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Sep 2, 2006

Andorra no mountain to climb

It was in the truest tradition of amateurism, but it was also rather symbolic of the futility of the entire exercise: Andorra forgot their kit.

Perhaps it was their centre-half Ildefonso Lima took it home, forgetting he was suspended. Perhaps one of the players' wives refused to wash it. Perhaps the dog ate it.

But if England were under any illusion that this was meaningful international football, it should have been destroyed when they heard.

Andorra have more in common with 'The Dog And Duck' than Brazil or Argentina. It is a reason why the international game that should attract the biggest crowd in England over the weekend is the meeting of the South American giants at the Emirates Stadium on Sunday.

The European minnows, meanwhile, were eventually grateful to a police escort - providing a perfect use of the emergency services' time - for the arrival of their shirts, shorts and socks.

By then, an alternative saviour had offered his services. Dave Whelan, the sports store magnate who has been the philanthropist behind Wigan's rise, could have been elevated to heroic status in a corner of the Pyrenees after offering to provide the replacements.

It seemed somehow fitting; a collection of players more suited to the depths of the lower leagues with an outfit last seen in the bargain bin. Instead Greater Manchester Police conveyed their regular strip to the ground and Andorra emerged wearing a kit that, arguably, was worth more than the players.

So, no one emerged with a giant label marked 'reduced'. Instead, England's oversized centre forward began, and completed, an all-too predictable rout.

A brace took Peter Crouch's international record to 10 goals in 13 games, the sort of figures that suggest a burgeoning Gerd Muller.

An alternative interpretation is that there is a long and distinguished history of English strikers feasting on the gifts offered by the weaker international sides.

Some - such as Gary Lineker - proved themselves capable of scoring against all opposition. Others - Malcolm McDonald and Luther Blissett spring to mind - have their fondest international memories framed by despairing defenders from Cyprus and Luxembourg.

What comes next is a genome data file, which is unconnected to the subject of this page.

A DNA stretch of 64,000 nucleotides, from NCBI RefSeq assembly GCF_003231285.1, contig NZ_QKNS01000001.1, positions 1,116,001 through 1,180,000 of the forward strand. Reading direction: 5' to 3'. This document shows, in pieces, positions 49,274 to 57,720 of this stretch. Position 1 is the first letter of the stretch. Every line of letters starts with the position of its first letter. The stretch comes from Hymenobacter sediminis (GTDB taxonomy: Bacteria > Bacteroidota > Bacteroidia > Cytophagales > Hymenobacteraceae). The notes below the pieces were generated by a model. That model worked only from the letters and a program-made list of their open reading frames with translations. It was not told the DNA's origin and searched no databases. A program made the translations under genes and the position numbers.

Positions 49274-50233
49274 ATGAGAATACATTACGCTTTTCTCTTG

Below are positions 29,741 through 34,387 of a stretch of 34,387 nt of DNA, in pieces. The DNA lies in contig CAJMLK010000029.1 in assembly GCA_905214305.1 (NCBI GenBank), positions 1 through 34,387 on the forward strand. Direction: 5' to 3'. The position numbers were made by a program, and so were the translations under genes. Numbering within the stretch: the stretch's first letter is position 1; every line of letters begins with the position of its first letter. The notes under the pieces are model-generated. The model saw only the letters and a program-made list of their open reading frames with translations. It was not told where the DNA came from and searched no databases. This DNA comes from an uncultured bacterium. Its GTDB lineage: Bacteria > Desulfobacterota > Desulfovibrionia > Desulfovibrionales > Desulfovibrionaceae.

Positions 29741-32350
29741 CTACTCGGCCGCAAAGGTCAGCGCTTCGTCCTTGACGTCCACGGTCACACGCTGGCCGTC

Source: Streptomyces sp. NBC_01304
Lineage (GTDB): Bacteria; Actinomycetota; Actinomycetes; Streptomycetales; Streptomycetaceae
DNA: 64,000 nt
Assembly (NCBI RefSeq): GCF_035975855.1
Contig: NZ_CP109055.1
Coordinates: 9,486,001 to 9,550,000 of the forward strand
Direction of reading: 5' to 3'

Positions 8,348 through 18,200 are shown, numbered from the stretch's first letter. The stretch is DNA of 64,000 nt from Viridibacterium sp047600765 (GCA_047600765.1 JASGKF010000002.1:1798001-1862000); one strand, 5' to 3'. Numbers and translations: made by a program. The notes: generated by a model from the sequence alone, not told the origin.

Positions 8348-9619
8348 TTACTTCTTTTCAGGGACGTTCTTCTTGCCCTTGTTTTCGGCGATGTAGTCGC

Although the word 'enigma' tends to be reserved for flair players, Crouch is one; this August has yielded seven goals whereas last season, he did not score until December. Rafael Benitez's recent striking purchases indicate he may disagree but, for England, anyway, he is effective if ungainly.

His first goal, a low left-footed shot, may have been saved by superior goalkeepers than Jesus Luis Alvarez. His second, a fine header from substitute Aaron Lennon's cross, is the sort of goal that, with his height, Crouch's critics feel he should score more often. Steve McClaren's eulogy to him, however, went further than most expected. 'Peter Crouch is phenomenal,' he said.

'He's got an unbelievable record. I've got to praise the service - crosses from [Stewart] Downing and [Steven] Gerrard. When you're scoring goals at the rate he's scoring, you need him in your team. He's a team player and that's what I love about Peter Crouch. We do the stats and consistently Peter Crouch runs the most out of anybody on the pitch.'

It was a match to massage players' individual statistics and Jermain Defoe, to the relief of his admirers, obliged. A record of one goal in 17 previous internationals provided an instant rebuttal to suggestions he is a natural goalscorer, even if his starts for England were very much a rarity. Granted the chance to partner Crouch, he claimed the assist for his fellow forward's first and, clinically, scored a brace of his own.

Both were supplied by England's ersatz right winger. Such was Gerrard's domination on his flank that his marker Javier Sanchez was removed at half-time to spare him further punishment.

He may have been suffering from, in Paddy Crerand's famous metaphor, twisted blood, after the jinking Gerrard baffled him before crossing for Defoe's to volley in a first goal for England since he struck against Poland two years ago. From another Gerrard cross, Defoe eluded the Andorran defence to drill his shot in.

Before either, Gerrard had struck with an unstoppable rising drive after the hapless Sanchez misjudged Ashley Cole's deep cross. Owen Hargreaves, who struck the upright twice with fine long-range shots, almost added his name to the scoresheet. But, though he and Gerrard excelled, McClaren rejected suggestions it was simple.

'Far from it,' he said, though it is hard to think of easier opposition. Even 'The Dog And Duck'.

MAN OF THE MATCH: Steven Gerrard - Another tour de force from the Liverpool captain. For all David Beckham's set-piece expertise, he is not England's finest right-sided midfielder.

MOAN OF THE MATCH: It was marred by some outrageous attempts at timewasting by Andorrans who appeared more injury-prone than Darren Anderton and Chris Kirkland combined, If they didn't want to play the game, they should have just said.

ENGLAND VERDICT: Judge them when they face better opposition and - given qualifying has been a recent strength - when they do so in a major tournament. Getting carried away by this kind of one-sided match serves little purpose.

ANDORRA VERDICT: Their formation may have been 5-2-2-1 - it veered into a progressive 5-5-0 at times - though it scarcely seemed to matter. There were indications of how they had acquired such a dreadful disciplinary record in World Cup qualifying and, unlike many of the minnows, they may make few friends on this campaign.


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